The values of the non-Western cultures are less similar and more different to that of West. And there is variation within the non-Western cultures too. The culture of middle east is different to that of south Asia and India. There are numerous ethnic and religious groups within a country and they all have their own culture, values and custom. The traditions of such groups are not negative as falsified by Postmodernists. Without ancient wisdom, orient will be directionless. So, it is groundless to always doubt over metanarratives. What will happen to non-Western civilization and achievement if we start destroying everything that is documented from ages? Sardar in his essay “Surviving postmodernism” talks about the Japanese novelist and film director Shintaro Ishihara who suggests his people to ‘Leave the West, turn to Asia’ (Sardar 233) in The Japan That Can Say No. Due to such awakening spirit among Japanese people for the love of their own tradition and culture during end of the twentieth century, they have been able to achieve progress and prosperity. But those who are infected by Postmodernist’s “The Acquired Inhuman Domination Syndrome(AIDS)” (Sardar 228) will lose their source of identity and pride. Donald Keefer furthermore identifies Postmodernism as a disease in his essay “Postmodern Syndrome”. As he defines, Postmodern Syndrome is “a malady of the spirit that knows no political, sexual, gender, racial, intellectual, cultural boundaries. . . individuals, who have fallen prey to the syndrome will be typified by any number of the following: delusions about the future, apocalyptic fantasies, anxiety about the past, cultural paranoia…” (Keefer par 2). Postmodernism, dismantling the boundaries of race, culture, religion and traditions, in turn fuels for Western globalization which is the new face of imperialism. As non-West is deviating from tradition by inclining to the fashion of poststructuralism and post modernism, the people are discarding their festivals, rituals and traditional way of life and in turn, nurturing West based festivals like Christmas and Valentine’s Day. On such occasions, multinational companies are making profits by selling cards and products to the orients. We are paying West for nothing when we have our own tradition and festivals. There is no freedom in being blind devotee of Western propaganda like postmodernism, which in reality is prisoning us to the authority of Western chains. We are being sucked by these neo-imperial theories out of our religion, values, rituals and traditional wisdom.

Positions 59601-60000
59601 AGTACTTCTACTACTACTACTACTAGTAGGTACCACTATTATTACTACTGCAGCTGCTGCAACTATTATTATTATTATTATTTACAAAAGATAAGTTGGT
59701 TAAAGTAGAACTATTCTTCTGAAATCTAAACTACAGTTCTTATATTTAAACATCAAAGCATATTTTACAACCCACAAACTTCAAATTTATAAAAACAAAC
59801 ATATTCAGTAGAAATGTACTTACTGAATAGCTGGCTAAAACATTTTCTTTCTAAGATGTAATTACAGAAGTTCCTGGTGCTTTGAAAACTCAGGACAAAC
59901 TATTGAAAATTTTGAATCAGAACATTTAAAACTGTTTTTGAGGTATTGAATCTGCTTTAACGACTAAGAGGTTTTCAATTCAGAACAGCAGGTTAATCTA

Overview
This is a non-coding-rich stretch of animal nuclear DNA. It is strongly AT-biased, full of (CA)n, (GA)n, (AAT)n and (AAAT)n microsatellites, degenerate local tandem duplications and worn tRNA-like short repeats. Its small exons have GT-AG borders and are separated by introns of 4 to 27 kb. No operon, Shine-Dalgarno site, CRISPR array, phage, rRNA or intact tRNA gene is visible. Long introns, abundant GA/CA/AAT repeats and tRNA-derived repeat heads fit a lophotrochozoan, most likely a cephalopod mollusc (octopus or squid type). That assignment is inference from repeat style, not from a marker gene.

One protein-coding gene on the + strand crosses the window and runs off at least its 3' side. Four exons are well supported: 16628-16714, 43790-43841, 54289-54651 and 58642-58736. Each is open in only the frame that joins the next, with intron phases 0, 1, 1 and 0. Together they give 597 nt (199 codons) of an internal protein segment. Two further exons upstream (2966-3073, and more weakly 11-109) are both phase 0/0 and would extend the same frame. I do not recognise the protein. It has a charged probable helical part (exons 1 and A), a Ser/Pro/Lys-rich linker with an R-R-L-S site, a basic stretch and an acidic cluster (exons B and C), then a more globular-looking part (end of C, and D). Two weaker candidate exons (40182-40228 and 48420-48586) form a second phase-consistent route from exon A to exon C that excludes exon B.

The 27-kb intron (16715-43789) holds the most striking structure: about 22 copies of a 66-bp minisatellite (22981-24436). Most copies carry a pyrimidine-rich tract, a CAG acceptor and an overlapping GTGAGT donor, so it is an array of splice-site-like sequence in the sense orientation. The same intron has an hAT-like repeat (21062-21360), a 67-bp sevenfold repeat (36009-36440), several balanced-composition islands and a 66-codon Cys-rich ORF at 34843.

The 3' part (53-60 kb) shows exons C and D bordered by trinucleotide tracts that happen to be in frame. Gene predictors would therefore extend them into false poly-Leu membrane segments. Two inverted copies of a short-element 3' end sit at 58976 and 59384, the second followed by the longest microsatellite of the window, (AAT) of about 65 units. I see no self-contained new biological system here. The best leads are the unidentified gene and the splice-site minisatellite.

To conclude, Postmodernism and Poststructuralism are bringing catastrophes to the non-Western societies. Oriental knowledges and wisdoms are being unauthorized and dismantled. Theories and philosophies should be rooted in own context of religion, culture, landscape and geo-political situations. Postmodernism and Poststructuralism are the theories evolved from Western cultural roots and are intended to colonize non-West with its vigor. It is just the continuation of Western imperialism and cultural encroachment. West had a history of pre-modernity, modernity and now they are in Postmodernism era. But the history of non-Western countries is totally different. The true spirit of non-Western culture cannot be addressed by Western theoretical approaches. In case of Nepal, we have just stepped to the era of modernity and mind it, this is Nepalese model of modernity indifferent to that of Western modernism. We should change as per time and the tradition of non-West should be updated as Sardar suggests, but the change should be culturally driven. Not dictated by any West bound imperial principles. Following the West postulated Postmodernism blindly, only brings chaos to our society and civilization. So, we should develop our own model of alternative modernity and be saved from the Postmodern Syndrome which is very lethal.